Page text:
Monitoring of groundwater quality (geochemistry)
In order to estimate the effect of rising global temperatures on organic carbon (OC) stocks in the temperature-sensitivity Arctic environment, our project aims at investigating the transfer of terrestrial OC from permafrost soils to the Arctic Ocean. Detailed compositional analyses of bulk soil and sediments along a transport trajectory combined with compound-specific isotopic (13C and 14C) analysis of selected lipid biomarkers will be used to study alteration processes of organic matter occurring in the soil and its during transport. Sub-goals include to a) identify suitable biomarkers for soil organic carbon in permafrost soils, b) determine residence times of selected biomarkers in permafrost soils, fluvial and marine sediments, and c) quantify carbon transfer from source (soil) to sink (marine sediment) and its timescale.
The ZERO database contains all validated data from the Zackenberg Ecological Research Operations Basic Programmes (ClimateBasis, GeoBasis, BioBasis and MarinBasis). The purpose of the project is to run and update the database with new validated data after each succesfull field season. Data will be available for the public through the Zackenberg homepage linking to the NERI database. The yearly update is dependent on that each Basis programme delivers validated data in the proscribed format.
Sea ice is a dominant feature of marine ecosystems in the Arctic. Its presence directly or indirectly impacts Arctic marine ecosystems, especially on the shelves where benthic and pelagic systems are extensively coupled. If the extent and thickness of sea ice continue to decline, we predict a shift in the type of algal material reaching the benthos (from ice algae to phytoplankton), which will potentially impact the food requirements of the benthos. We have several pieces of evidence showing that both types of ice algae (below-ice ice algae dominated by Melosira arctica and within-ice ice algae dominated by Nitzchia frigida) presently reach the benthos in significant quantities. What we don’t know, and what we propose to address is: “What is the digestibility of ice algae and phytoplankton-derived organic matter by the Arctic macrobenthos?” From the perspective of a macrofaunal organism, digestibility includes three separate components: 1) selection (is encountered organic material ingested or rejected?); 2) absorption (is ingested organic material absorbed during passage through the gut, or does it get egested in the feces?); and 3) assimilation (is absorbed organic material assimilated into biomass?). We propose a series of hypotheses to guide our assessment of digestibility: H1: There is no difference in the quality of ice algae and phytoplankton as food for benthic organisms. H1i: There is no difference in the long-term assimilation of ice algae and phytoplankton by benthic organisms of different trophic groups (suspension feeders, deposit feeders, omnivores). H1ii: There is no difference in the short-term absorption efficiency among different trophic groups feeding on phytoplankton and ice algae. H2: The response of benthic organisms to ice algae and phytoplankton as food sources is the same when assessed on a Pan-Arctic scale. Assessment of long-term assimilation of the various types of algae (within-ice ice algae; below-ice ice algae; and phytoplankton) will be conducted by determining lipid biomarkers and their isotopic ratios, and by determining CHN and protein signatures of organisms collected during all aspects of the work (summer ’02; spring ’03; fall ’03; and summer ’04 in both Norway and Kotzebue, Alaska). Assessment of short-term absorption will first use the ash-ratio method in a whole core delivery experiment. Following the whole-core experiments, dominant taxa from each trophic group will be identified and used in a comparison of 1) absorption efficiencies as calculated by the ash-ratio method, and 2) carbon retention efficiencies as calculated using a pulse-chase radiotracer approach. Finally, we will repeat the dominant taxa absorption efficiency experiments in both Svalbard, Norway at the Ny Ålesund lab and in Kotzebue Sound, Alaska.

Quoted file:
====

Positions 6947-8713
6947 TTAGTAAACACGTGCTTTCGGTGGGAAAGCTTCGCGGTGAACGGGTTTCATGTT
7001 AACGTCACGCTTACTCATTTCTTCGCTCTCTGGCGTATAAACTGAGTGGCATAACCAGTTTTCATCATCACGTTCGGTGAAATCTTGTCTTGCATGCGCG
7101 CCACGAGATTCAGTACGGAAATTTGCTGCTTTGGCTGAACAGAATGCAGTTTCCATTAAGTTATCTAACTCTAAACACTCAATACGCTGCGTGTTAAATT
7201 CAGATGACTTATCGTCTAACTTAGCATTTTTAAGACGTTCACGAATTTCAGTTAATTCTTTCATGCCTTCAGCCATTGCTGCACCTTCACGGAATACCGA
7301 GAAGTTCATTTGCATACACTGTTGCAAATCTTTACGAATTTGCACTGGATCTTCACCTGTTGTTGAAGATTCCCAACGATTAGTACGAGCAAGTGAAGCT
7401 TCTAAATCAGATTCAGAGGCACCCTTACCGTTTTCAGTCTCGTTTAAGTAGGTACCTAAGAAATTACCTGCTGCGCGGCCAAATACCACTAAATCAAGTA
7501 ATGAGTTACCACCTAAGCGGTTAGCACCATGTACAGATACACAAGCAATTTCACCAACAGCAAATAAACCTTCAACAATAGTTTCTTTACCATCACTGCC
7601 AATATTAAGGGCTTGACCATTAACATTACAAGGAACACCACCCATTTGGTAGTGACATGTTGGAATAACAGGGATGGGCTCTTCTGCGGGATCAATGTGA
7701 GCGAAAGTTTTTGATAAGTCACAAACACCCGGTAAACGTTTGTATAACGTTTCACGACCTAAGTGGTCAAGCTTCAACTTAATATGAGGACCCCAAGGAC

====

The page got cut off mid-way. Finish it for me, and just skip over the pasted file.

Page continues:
One of the major benefits of performing measurements at Ny-Ålesund is the availability of a monitoring station on Mount Zeppelin, 474m asl. Given the typical height of the Arctic inversion layer during the envisaged measurement period, it will be possible to continuously monitor mercury and particulate in the free troposphere at the same time as performing ground level monitoring. The simultaneous measurements above and below the boundary layer should provide evidence for the mode of elemental Hg replenishment, whether it is from due to exchange with the free troposphere, or transport occurring at sea level. The proposed collaboration, by collecting data from two strategically placed Arctic stations, in the paths of different air masses and data from above the Arctic inversion layer would provide the most comprehensive set of Arctic mercury measurements performed to date.
To be completed.
This project will construct detailed phosphorus budgets for polar catchments occupied by glaciers and freshwater systems undergoing rapid response to climate warming. These are Midre Lovenbreen, Svalbard; Jebsen Creek, Signy Island (maritime Antarctic) and Storglaciaren, northern Sweden. The relationship between meltwater production, pathway and phosphorus liberation from glacial sediments will be examined closely. Emphasis will be given to phosphorus sorption dynamics in turbid glacial streams and their receiving waters (fjords and lakes).